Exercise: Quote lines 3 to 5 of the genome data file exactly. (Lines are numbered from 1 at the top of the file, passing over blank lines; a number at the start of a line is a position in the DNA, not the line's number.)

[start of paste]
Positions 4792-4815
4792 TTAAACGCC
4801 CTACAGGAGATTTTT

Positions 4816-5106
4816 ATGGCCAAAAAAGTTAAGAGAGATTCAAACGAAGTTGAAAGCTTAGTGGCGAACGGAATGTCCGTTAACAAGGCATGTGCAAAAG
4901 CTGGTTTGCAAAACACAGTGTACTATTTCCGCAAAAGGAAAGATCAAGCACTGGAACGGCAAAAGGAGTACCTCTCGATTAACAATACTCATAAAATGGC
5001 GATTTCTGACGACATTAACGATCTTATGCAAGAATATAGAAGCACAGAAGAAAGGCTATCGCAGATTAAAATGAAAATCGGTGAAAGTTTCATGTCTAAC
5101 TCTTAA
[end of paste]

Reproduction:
4801 CTACAGGAGATTTTT

Positions 4816-5106
4816 ATGGCCAAAAAAGTTAAGAGAGATTCAAACGAAGTTGAAAGCTTAGTGGCGAACGGAATGTCCGTTAACAAGGCATGTGCAAAAG